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Albert C. Thompson was born in Carroll County, December 2, 1834, and is the fourth child of a family of two sons and six daughters born to Samuel W. and Matilda P. (Copeland) Thompson, and is of Irish descent.   His father was born in East Tennessee, and came with his parents to the western part of the state when eighteen years of age.  He was married in Maury County, Tenn., and settled in Carroll County, living there until 1842, when he moved to Giles County, where he died in 1845.  The mother was born in Maury County,  Tenn., May 23, 1808, and was the first female white child born south of Duck River.  She died at Campbellsville, Giles County, July 16, 1884.  Our subject was partly raised on the farm, received a good education, and has made saw-milling his chief business.  Mr. Thompson enlisted in the Confederate Army, and belonged to Company B, Third Tennessee Infantry, under Col. Harvey Walker, and was at the engagements at Vicksburg, the bombardment of Port Hudson, and the battle of Raymond, Miss.  After a year's service he was released on account of disability.  Mr. Thompson was married in Giles County, April 27, 1854, to Miss Lucy A. Harris, a daughter of George B. Harris, a prominent farmer.  She was born in Maury County, Tenn., June 17, 1833.  Three sons and four daughters were born to them -- six are living: George S., William W., Albert N., Fannie I., Susie and Rosalie.  Mr. and Mrs. Thompson and two daughters are members of the Cumberland Presbyterian Church.  He is a Democrat, strongly advocating temperance.  He is a liberal in disposition, and upright in all business transactions, and a good citizen.

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Rev. Samuel K. Tigrett, a talented minister of the Baptist Church, was born in Gibson County, Tenn., June 29, 1848, and is the youngest of two sons born to Chesterfield and Mary (Hurley) Tigrett, of Scotch-Irish descent.  His father was born in Mississippi, came to Tennessee when a young man, and married in what is now Crockett County in 1840, and was a farmer and cabinet-maker, and was a strict member of the Cumberland Presbyterian Church.  He died in Crockett County in 1850.  The mother was a native of Crockett County and died in 1870.  Our subject was raised on a farm and received a common school education and after attaining his majority he entered the ministry, and has made a most earnest and efficient laborer in his Master's cause.  He has baptized 618 persons, married 109 couples, and received into church membership over 1,000 members.  Mr. Tigrett was married in Crockett County, July 19, 1877, to Miss Lizzie A. Nunn, a daughter of Dr. I. A. Nunn, who at one time represented his district in the State Senate.  One son, Isaac B., was born to this marriage, September 15, 1878.  Mrs. Tigrett was born in Crockett County, at Chestnut Bluff.  She is a devout member of the Baptist Church.  Mr. Tigrett is in politics a Democrat, and a Mason.  He has now charge of four churches, with a membership of more than 700, and is faithful and conscientious in his work, generous and sympathetic in his nature.  He owns 500 acres of farming land, and raises cotton and grain, but gives most of his attention to stock raising, and has a comfortable dwelling, the place being at Hall's Station on the Newport News & Mississippi Valley Railroad.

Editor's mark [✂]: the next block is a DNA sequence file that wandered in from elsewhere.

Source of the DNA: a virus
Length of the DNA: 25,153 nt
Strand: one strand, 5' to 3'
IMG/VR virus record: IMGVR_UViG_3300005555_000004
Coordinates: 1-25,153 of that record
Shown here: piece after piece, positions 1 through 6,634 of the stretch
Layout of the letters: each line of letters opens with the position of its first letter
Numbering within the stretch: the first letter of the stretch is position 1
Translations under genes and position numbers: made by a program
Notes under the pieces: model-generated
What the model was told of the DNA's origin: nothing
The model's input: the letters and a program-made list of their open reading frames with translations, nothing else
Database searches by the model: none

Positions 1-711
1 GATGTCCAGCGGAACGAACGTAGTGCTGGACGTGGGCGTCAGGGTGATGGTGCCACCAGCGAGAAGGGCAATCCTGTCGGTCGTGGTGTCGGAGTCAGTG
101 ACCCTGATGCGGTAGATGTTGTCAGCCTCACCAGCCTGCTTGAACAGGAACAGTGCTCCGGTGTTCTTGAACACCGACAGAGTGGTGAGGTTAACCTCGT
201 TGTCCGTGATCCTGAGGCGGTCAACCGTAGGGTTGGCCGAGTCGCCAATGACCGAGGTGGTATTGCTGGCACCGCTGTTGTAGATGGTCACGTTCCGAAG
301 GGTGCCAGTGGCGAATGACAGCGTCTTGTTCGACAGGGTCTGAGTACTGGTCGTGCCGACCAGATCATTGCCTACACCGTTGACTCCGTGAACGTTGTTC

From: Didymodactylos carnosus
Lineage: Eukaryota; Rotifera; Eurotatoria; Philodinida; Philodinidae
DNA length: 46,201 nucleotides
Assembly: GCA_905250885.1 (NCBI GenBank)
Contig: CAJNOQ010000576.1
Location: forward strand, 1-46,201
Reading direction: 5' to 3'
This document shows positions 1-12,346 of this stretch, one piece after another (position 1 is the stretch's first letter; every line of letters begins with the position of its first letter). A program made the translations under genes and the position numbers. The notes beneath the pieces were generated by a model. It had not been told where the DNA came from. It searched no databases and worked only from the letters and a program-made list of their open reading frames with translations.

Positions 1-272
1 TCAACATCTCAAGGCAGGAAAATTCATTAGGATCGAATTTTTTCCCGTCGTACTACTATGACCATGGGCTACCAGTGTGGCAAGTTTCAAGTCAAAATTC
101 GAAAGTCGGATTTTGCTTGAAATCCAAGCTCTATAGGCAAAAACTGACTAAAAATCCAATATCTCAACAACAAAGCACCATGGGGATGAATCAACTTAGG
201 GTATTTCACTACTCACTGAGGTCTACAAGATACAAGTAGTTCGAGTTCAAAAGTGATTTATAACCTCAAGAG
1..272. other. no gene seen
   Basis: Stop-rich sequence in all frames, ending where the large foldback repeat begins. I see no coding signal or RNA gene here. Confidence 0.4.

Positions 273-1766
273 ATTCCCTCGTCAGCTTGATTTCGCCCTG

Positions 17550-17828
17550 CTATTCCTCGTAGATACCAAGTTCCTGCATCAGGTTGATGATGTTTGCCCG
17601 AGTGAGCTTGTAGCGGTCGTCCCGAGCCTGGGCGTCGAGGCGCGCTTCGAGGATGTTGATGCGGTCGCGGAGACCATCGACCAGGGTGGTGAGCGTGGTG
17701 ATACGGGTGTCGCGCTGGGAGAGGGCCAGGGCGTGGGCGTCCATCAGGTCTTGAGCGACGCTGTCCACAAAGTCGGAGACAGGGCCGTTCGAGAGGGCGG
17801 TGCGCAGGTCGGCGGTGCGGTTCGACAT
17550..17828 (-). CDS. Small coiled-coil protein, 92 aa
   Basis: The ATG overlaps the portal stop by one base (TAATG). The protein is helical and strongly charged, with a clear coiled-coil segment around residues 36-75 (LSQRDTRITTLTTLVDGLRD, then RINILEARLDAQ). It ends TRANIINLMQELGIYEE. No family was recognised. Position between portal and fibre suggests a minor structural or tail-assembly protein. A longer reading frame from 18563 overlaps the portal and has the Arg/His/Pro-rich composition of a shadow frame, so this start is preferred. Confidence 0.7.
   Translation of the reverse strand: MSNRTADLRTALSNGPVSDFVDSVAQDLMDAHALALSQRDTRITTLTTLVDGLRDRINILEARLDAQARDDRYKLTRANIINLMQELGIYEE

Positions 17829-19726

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William T. Tilman, a substantial farmer of Lauderdale County, was born in Giles County, September 1, 1822, and is the oldest of four sons born to John and Parthenia (Garrett) Tilman, being of English descent.   His father was born in Virginia, and moved with his parents to East Tennessee at an early date, but finding the Indians so hostile they soon moved to North Carolina, and settled in Persons County, where he was raised, and when of age married and moved to Giles County, Tenn., where he remained until the death of his wife in 1840.  After this he spent two years in Georgia, then came to West Tennessee, and died at his son William's home November 15, 1855.  William T. Tilman was raised on a farm, and received a good education, making farming his chief business.  When nineteen years old he assumed the management of a farm.  He married the first time, in West Tennessee, in September, 1850, Miss Mary A. voss, a daughter of Wiley Voss, a farmer.  Six sons and four daughters were born to this marriage: Thomas J., James A., William A., Andrew J., John S., Joseph T., Mary E. and Parthenia A. (Bradford).  Three of these have died: William A., September 22, 1876; John S., October 15, 1876; Andrew J., October 30, 1876.  The mother of this family was born February 9, 1831, and died October 8, 1863.  She was a member of the Methodist Church.  December 14, 1865, Mr. Tilman married, in Haywood County, Mrs. Elizabeth J. Robinson, a daughter of John McOlpin, a mechanic and farmer.   No children were born to this marriage, but Mrs. Tilman had one daughter by her former marriage -- Ann E. (Mitchell).  Mr. Tilman is a Democrat and Mason, and with his wife belongs to the Methodist Episcopal Church South.  He owns 460 acres of land, 320 in the home farm, thirteen miles north of Ripley, Tenn., and is regarded as a true gentleman, honest and upright, by those who know him.